Along with Chile, Argentina is perhaps the Latin American country with the longest tradition of sports on snow and ice. Yet it has never won a medal at a Winter Olympics.
The nation goes to Beijing 2022 with six representatives, one less than last time out in PyeongChang 2018, but still hoping to improve upon the results obtained in South Korea.
"The objective is to improve on the results of the previous Games and show the youngsters that with effort they can accede to an event as important as the Olympic Games,” said Martín Begino, vice-president of the Federación Argentina de Ski y Andinismo (Argentine Ski and Mountaineering Federation, FASA) and head of the national delegation in China, said in an interview.
Asked if there is a chance that Argentina will one day win a medal at a Winter Olympics, Begino acknowledges that such a day is unlikely to come soon.
"The level of development of winter sports today keeps us far from the possibility of a medal. Beyond that, we are always working towards that goal and with hard work we can achieve it," he responds.
By a long way, the fourth and fifth place finishes registered by the Argentine bobsleigh team at the Saint Moritz Games in 1928 are the nation’s best.
But those were different times. Closer chronologically, but still in the distant past, is Osvaldo Ancinas’ 16th place in the slalom at Squaw Valley in the 1960 Winter Olympics, which remains the country's best individual performance.
At Pyeongchang 2018, Argentines finished in the top 30 in four events, with standout performances by Veronica Ravenna in the luge and Matias Schmitt in slopestyle. Both finished in 24th place.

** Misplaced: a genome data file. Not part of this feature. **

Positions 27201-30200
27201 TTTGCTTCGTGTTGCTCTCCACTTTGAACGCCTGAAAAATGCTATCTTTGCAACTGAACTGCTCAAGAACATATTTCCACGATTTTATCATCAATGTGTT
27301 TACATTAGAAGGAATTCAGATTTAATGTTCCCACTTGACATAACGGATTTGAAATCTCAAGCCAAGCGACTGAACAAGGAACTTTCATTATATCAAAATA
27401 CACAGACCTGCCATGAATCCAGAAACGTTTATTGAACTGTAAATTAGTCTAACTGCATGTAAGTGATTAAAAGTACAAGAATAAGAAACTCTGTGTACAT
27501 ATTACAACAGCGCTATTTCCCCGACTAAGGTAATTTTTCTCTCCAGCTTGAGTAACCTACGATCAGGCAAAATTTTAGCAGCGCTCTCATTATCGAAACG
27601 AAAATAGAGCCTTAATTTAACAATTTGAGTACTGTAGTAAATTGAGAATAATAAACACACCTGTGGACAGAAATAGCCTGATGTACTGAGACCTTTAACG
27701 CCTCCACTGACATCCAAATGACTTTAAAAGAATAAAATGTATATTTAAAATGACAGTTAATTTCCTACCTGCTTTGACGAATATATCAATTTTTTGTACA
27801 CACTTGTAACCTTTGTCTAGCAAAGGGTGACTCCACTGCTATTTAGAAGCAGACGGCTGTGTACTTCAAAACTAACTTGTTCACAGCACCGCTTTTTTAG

They were followed by the 30th-place finishes by Steven Williams in snowboard cross and Matías Schmitt himself in big air (also snowboarding).
In Alpine skiing, Nicol Gastaldi finished 42nd in Giant and did not finish in the slalom.
At Sochi 2014, Macarena Simari claimed 20th in Super Combined, in a Games that saw four other top-30 finishes.
Should Argentina perform better? It’ a country with snowy regions, albeit they are mostly far away from the country’s big cities. FASA only has around 600 licence-holders.
"There is a disconnect between tourist skiers and competitors. I think that by running contact campaigns between competitors and tourists, more awareness could be achieved. This applies mainly to alpine skiing and snowboarding, where there are quite a lot of tourists. There are other sports such as cross-country skiing that are more difficult," says Begino.
"Sports where there is no infrastructure or where the infrastructure is very basic, such as luge or ice-skating, are more difficult," adds the head of the Argentine delegation in Beijing.
Begino is aware that the task is challenging.
"One of the problems with winter sports is that there are no big cities near the ski centres. On the other hand, the cost of practising them, although higher than other sports, is considered prohibitive and in some cases it is not so," he says.
"There are sports that have infrastructure, such as alpine skiing, snowboarding and cross-country skiing. In these cases, there is a reasonable level of development. There are clubs, there is training for kids and there are national and international competitions. The other sports have little or no level of development," he concludes.
Of the six Argentine representatives at Beijing 2022, only luge competitor Vero Ravenna, who has been in Canada since the age of six, went to Pyeongchang.
Ravenna and Francesca Baruzzi, who will participate in slalom, giant and supergiant events, appear as the most likely to perform well, perhaps even breaking into the top 20.
Completing the line-up are Tomás Birkner (alpine skiing), Franco dal Farra and Nahiara Díaz (cross-country skiing), as well as Victoria Rodríguez López (speed-skating).
The six competitors are carrying Argentina’s hopes as the Winter Olympics gets underway – and they will also serve as a showcase to attract children and young people to practice, and eventually, competition.
by Pablo San Roman, AFP